Hamilton’s Visions for Iraq


David Schnall

Former Indiana Congressman and co-chair of the Iraq Study Group and 9/11 Commission, Lee Hamilton, spoke at Campbell Hall on Sunday. While the lecture hall was not full, the crowd seemed to nod in agreement with every point Hamilton made, and stopped the Democratic House of Representatives member mid-sentence several times with applause. Hamilton’s lecture was entitled “Time for a Course Correction: American Foreign Policy After Iraq” and he principally argued that the United States adopt a more realistic foreign policy, rather than grandiose goals of stopping terrorism everywhere.

While Hamilton made several overarching claims about everything from putting more value in our allies abroad to increased unity rather than polarization in American politics, he spoke little about concrete examples and implementation of future foreign policy. However, Mr. Hamilton made good use of only an hour of lecturing, and pleased the audience with a few anecdotes from his 34 years in Congress. Hamilton’s most provoking comments stemmed from his belief that the United States Government should focus more on diplomacy than armed forces. He questioned, “I understand why the American people want the best military in the world, but I do not understand why we do not demand to have the best diplomacy” to nearly unanimous applause from the audience.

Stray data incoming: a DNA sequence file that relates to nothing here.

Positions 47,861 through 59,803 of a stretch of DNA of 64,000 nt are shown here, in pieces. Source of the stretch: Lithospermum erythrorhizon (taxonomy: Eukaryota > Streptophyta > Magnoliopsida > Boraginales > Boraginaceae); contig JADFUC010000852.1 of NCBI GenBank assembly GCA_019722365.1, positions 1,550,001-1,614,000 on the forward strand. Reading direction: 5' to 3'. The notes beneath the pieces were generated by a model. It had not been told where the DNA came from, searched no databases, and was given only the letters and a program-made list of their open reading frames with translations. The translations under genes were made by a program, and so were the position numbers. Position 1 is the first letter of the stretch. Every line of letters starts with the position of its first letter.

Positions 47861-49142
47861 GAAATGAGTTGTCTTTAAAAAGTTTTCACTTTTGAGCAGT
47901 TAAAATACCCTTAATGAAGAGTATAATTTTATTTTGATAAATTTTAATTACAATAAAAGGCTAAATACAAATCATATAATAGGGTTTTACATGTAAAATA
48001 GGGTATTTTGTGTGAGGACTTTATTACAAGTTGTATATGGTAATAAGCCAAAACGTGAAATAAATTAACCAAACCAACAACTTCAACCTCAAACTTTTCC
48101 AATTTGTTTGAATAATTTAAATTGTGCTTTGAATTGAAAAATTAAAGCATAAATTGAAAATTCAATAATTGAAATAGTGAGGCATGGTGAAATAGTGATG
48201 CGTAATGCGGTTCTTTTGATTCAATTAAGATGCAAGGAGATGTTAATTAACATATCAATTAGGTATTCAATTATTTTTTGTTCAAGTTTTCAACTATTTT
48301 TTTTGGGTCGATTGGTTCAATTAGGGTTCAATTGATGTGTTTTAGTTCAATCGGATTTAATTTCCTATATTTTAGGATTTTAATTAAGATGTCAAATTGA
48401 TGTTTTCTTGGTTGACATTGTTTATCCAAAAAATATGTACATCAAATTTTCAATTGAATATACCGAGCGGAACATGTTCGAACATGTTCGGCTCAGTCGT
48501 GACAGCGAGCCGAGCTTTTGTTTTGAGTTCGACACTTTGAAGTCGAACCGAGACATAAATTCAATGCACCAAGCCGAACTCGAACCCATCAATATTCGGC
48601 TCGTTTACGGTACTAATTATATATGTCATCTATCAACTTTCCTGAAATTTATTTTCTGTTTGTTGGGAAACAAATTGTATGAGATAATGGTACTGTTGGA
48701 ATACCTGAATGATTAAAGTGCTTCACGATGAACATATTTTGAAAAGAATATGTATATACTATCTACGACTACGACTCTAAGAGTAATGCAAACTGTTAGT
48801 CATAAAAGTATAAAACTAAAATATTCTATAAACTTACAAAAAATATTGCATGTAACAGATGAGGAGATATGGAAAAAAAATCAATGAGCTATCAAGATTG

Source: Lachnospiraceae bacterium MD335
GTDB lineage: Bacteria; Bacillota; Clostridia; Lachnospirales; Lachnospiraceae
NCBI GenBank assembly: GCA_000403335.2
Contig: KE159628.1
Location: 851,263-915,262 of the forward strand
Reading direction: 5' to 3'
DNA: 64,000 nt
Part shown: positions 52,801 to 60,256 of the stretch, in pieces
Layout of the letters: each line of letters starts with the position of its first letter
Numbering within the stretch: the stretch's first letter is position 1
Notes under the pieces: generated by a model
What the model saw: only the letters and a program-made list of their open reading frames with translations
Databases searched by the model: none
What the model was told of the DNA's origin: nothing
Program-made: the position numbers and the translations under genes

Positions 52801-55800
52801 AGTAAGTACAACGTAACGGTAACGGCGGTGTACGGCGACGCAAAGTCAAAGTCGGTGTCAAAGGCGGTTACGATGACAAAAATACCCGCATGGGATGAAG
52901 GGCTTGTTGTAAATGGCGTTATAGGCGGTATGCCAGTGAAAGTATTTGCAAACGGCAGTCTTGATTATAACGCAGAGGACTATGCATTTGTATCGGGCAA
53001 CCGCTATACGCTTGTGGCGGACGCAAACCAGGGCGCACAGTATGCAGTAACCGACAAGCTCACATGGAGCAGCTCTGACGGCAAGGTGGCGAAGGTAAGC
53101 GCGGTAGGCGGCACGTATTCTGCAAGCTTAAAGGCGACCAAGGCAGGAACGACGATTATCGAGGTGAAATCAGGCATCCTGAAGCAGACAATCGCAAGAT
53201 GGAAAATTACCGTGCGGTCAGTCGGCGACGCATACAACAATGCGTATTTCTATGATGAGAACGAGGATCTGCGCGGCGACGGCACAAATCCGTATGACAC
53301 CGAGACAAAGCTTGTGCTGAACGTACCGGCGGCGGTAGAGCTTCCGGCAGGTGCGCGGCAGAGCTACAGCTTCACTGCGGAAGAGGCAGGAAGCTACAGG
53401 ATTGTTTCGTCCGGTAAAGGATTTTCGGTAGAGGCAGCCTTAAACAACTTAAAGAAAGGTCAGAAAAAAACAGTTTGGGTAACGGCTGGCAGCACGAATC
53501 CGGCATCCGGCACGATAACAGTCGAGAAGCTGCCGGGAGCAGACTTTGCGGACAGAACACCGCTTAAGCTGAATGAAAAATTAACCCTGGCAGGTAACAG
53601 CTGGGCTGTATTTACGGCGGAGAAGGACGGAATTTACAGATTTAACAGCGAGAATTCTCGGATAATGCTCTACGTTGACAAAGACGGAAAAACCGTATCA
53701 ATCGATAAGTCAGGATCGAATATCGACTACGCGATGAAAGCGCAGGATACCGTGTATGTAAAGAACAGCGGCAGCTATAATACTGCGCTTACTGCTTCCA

The lecture was sponsored by the Capps Center for the Study of Ethics, Religion, and Public Life, which commemorates the life of the late Congressman Walter Capps, and husband to current Congresswoman, Lois Capps, who was in attendance.